Here is an excerpt from Dan W’s “Ashes Ashes” well-reasoned update and forecast for the US economy: http://ashizashiz.blogspot.com/2009/03/no-matter-what-else-happens.html
U.S. GDP over the past several years has not only been driven by outrageous levels of consumer spending, but the majority of that spending has been pure debt, leverage, no capital foundation. Also:
- The gap between real wages and the cost of consumer goods continues to widen. In other words, it is becoming increasingly difficult for a family of four to make ends meet—just the basics!— on the wages of two median-income wage earners.
- The Import-Export economy has collapsed. Not only can people not afford to purchase the luxury items that just recently comprised much of their spending, but such items are becoming increasingly scarce as overseas production grinds to a near halt.
- An extraordinarily FEW individuals are still willing to seek financing for such things as new cars, new homes, etc. AND, what we’re beginning to see is that many who are able to secure such financing are defaulting on their loans without making so much as one payment in service of their loan.
We have simply run-up, as a society, far too much debt. We have run-up so much debt in fact, that even under the best circumstances and with the best policies in place we would need to experience a deep recession in order to bring spending and production and debt back into line. But the circumstances are grim, and the monetary and fiscal policies of our government are insane, and as such we are lurching our way toward the deepest and quite possibly the longest economic DEPRESSION in the brief history of our troubled nation. Such an end has become entirely unavoidable:
- The FED’s efforts to stimulate growth and ease possible deflation through the strategy of Quantitative Easing will only serve to (1) artificially prop up certain sectors of the economy for a finite amount of time, and to (2) bring us closer to conflict with the rest of the world over our policy of currency devaluation and our status as a nation whose debt-service cannot be counted upon.
- Consumer spending is going to continue to collapse. Despite federal reports to the contrary, as more and more people lose their jobs and as more and more people try desperately to pay down their debt, consumer spending on the types of goods & services that once spurred “growth” will plummet. As such, GDP will continue to contract at an extraordinary rate.
- There is a feeling out there in the world of the ordinary person that debt has become a very dirty word. I hear it all of the time. People are saying, “never again”. Never again will I run-up my credit card debt or buy something on financing. People are coming to see the system of ‘money-as-debt’ as fraudulent and unctuous, and the Obama obsession with getting credit flowing again is falling upon deaf ears and unwilling minds.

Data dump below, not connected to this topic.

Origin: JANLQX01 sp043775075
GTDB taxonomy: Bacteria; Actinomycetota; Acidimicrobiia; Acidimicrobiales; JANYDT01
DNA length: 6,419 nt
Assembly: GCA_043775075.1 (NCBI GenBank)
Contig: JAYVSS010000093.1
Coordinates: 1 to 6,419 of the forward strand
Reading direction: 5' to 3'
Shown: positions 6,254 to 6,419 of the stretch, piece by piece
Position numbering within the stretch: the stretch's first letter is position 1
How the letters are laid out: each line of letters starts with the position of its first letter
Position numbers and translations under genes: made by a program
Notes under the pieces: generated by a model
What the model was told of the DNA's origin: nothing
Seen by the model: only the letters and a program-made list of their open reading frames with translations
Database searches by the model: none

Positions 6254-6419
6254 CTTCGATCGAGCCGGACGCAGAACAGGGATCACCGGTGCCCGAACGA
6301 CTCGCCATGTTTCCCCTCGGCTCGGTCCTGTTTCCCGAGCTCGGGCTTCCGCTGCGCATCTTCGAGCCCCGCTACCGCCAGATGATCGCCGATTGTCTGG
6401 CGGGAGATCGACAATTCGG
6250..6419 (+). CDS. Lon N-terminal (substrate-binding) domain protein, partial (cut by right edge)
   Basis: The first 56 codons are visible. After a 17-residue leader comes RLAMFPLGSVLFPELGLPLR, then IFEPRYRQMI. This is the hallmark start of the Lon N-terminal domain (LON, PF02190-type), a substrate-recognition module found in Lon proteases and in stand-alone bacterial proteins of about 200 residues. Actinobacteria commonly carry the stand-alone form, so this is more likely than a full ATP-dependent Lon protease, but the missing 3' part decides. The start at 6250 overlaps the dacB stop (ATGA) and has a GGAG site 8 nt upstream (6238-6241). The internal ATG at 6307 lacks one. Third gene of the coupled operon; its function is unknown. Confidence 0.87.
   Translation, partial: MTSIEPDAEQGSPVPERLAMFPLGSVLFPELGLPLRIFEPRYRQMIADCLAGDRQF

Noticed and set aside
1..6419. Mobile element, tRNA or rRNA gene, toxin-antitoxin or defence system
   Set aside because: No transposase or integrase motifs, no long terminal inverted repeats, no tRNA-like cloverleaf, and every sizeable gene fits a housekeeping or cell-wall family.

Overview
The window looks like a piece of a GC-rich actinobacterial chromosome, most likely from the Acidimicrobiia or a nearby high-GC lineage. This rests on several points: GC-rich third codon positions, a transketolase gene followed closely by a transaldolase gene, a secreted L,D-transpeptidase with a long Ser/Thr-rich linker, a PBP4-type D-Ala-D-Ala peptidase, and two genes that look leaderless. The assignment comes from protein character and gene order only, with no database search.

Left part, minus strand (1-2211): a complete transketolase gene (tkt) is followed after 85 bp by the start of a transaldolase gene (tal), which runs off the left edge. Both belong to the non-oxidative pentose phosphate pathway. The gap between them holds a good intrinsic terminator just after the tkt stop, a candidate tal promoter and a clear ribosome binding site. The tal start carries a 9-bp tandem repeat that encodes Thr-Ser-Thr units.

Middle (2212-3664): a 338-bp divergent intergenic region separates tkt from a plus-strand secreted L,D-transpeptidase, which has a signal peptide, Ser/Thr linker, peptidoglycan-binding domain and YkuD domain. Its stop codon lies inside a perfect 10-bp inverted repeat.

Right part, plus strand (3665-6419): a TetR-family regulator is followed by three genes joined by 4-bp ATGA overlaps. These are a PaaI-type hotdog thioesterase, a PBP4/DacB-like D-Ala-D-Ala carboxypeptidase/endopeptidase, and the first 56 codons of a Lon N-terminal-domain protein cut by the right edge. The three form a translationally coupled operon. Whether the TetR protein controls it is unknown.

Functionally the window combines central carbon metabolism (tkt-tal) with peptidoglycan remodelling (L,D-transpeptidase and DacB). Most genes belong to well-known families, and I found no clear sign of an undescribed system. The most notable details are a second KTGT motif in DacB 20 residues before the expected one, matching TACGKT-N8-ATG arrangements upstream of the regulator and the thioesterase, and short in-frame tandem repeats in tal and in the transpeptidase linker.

- The velocity of money—real money—is going to slow to a virtual standstill over the next few years. ANY money that people can hold, they will. ANY money that people are able to scrounge and save will NOT circulate. Just wait until this spring and summer—and the next—when the barter economy robs the federal government of tens of billions of dollars in tax revenues and when banks see a precipitous drop in deposits and reserves.
- There remains TRILLIONS upon TRILLIONS of dollars of debt in the system that need to be cleared. And not only consumer debt, but corporate and sovereign debt as well. And until that debt is destroyed, any manner of GDP growth will remain impossible.
- Any new regulation of trading in derivatives, etc., should it succeed, would suppress the market and as such would lead to further retrenchment and contraction. Don’t get me wrong here: I support the idea of honest regulation. I am simply recognizing that mandatory reserve limits and elimination of “naked” trading would further contract GDP because less “profits” would mean less spending of said profits (and converting the supposed capital into investments). And thus the collateralization of said debt through spending is reflected in GDP. And yes I am cognizant of the fact that much of the profligacy in the derivatives market is nothing more than leverage, but this DEBT spending, regardless of its future harm to the overall economy, is still calculated as part of the overall picture of GDP because the debt is used to purchase goods and services.
The days of 4%, 3%, even 2% GDP growth are over. We’re looking at several years of falling GDP, several years of negative growth.